People outside the U.S. especially those from countries that lack ethnic diversity should consider the difficulties it imposes. In homogenized societies the opportunity for discontent and a justification for violence is considerably less prominent than those nations who are divided by ethnic conflict. Where people do not feel a natural connection to each other they will not behave with the same restraint. Surely the difficulties being faced in many European nations with the recent influx of immigrants is ample proof of the destabilizing influence of diversity.

                        Police departments in the U.S. see themselves as enforcers of social stability. To the extent that class represents stability they have historically been seen as the tool of the privileged. It is important to remember however that there is often little choice when faced with anarchy.

                        Where the vast majority of the disenfranchised have been free to self organize into resistance groups it is not surprising that the police should take on a military aspect. In societies that only have to deal with the occasional deviant a single police officer will not require the support of fellow officers very often. When whole segments of society present themselves as enemies of stability the need for massed resistance to anarchy is more likely and the police must organize similar to a military organizations.

                        A return to a more normal relationship between the police and ordinary individuals will be long and painful as long as deeper social issues are not resolved. The relationship between poverty and crime being the most often sited example. When the public acts more like citizens and less like special interest groups normality of police relations may be restored. The transition however will be difficult as habits of association are difficult to eliminate.

                        Despite the opinion of much of the World disarming the population will have little part to play in demilitarizing the police in the U.S. . This is evident in the fact that the worst cases of police violence are often against unarmed groups. The only solution is increased stability by way of social integration.

                        Dude even I have issues with the way some of these raids have gone down. Police in SA are required to knock and demand entry. That is only ignored if it will result in death or destruction of evidence. So in this case a raid is not needed. Just a knock would of worked.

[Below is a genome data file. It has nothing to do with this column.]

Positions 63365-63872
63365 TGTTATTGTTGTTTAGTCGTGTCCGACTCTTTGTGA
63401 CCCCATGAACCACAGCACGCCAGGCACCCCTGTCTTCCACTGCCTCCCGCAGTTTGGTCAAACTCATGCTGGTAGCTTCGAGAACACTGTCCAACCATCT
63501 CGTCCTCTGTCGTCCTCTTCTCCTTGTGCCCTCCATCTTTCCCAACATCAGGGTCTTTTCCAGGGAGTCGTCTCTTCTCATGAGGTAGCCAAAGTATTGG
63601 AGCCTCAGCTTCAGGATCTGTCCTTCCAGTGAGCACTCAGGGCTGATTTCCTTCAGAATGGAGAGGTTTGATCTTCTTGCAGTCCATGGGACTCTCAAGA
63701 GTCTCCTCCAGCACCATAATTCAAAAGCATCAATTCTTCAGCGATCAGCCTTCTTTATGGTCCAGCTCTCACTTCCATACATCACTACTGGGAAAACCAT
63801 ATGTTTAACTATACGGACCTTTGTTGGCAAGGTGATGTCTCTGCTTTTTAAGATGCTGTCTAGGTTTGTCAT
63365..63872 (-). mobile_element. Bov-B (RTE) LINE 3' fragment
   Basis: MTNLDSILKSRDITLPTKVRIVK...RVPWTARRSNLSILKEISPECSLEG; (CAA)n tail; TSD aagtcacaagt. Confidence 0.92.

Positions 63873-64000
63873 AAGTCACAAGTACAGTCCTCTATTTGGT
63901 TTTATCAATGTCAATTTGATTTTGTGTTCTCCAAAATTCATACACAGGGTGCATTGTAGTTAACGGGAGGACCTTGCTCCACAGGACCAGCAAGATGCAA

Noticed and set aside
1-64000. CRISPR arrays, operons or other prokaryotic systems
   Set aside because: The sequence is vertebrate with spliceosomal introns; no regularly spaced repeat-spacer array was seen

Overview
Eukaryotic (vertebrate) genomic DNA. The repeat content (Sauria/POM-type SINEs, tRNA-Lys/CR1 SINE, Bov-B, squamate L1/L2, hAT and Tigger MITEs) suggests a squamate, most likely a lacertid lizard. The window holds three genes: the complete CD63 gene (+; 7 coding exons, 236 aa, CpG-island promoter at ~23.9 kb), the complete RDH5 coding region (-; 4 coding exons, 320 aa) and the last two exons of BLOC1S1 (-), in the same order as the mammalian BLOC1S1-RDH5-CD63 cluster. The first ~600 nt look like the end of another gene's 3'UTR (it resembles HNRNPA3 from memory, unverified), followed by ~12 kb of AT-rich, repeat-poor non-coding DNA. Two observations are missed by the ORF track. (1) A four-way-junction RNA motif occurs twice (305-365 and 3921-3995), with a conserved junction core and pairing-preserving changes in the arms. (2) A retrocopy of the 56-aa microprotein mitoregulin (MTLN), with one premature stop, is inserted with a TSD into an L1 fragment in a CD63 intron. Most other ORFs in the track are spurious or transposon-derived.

you think you a real "bleep" solders you "bleep" plastic solders don't wory i will make you in to real "bleep" solders!! "bleep" plastic solders

                        CPO Mzinyati

                        Comment


                        • #13
                          Originally posted by wolfhnd View Post
                          The response is based on the intelligence at hand and often it is very limited. Every door is potentially hiding a gang of hoodlums in those neighborhoods. Address the social issues and less force and intelligence is needed but until that is a fate accomplished the police will err on the side of caution.
                          That is a BS answer. Even in SA this call out would of been one pick up truck and 2 cops who would knock on the door.

                          Maybe if the spoke with the building manger or security guard for the place they would of had more Intel.
                          you think you a real "bleep" solders you "bleep" plastic solders don't wory i will make you in to real "bleep" solders!! "bleep" plastic solders

                          CPO Mzinyati

                          Comment


                          • #14
                            Turning every entry into an unannounced smash-and-grab only makes the public more and more on edge with police. When the police become seen as "The Enemy" they have a problem. This is one they are helping to create by overreacting.

                            Comment


                            • #15
                              I was just talking with a local cop (mid 40's) about this yesterday. He said that many of the new officers weren't in the military, still lived at home, had no life experiences to speak of and only knew how to deal with people one way, if at all. The cop I'm speaking of isn't a wimp, either. He's on the regional SWAT team and isn't one to mess with. On the other hand, he doesn't treat everyone he comes in contact with as a criminal and is someone I would love to respond if I needed help.
                              Here's a theory I have. I read years ago that the reason that many mobsters dressed and acted the way they did was by watching Hollywood gangster movies. I wonder if many cops get their role models from the TV show COPS. It seems like even when the suspect is compliant, they keep yelling "Don't resist" and throwing them down and kneeling on them. Don't they understand that it's just another in a series of unreal "reality" shows where the producers and directors tell them to make it more "dramatic"?

                              Comment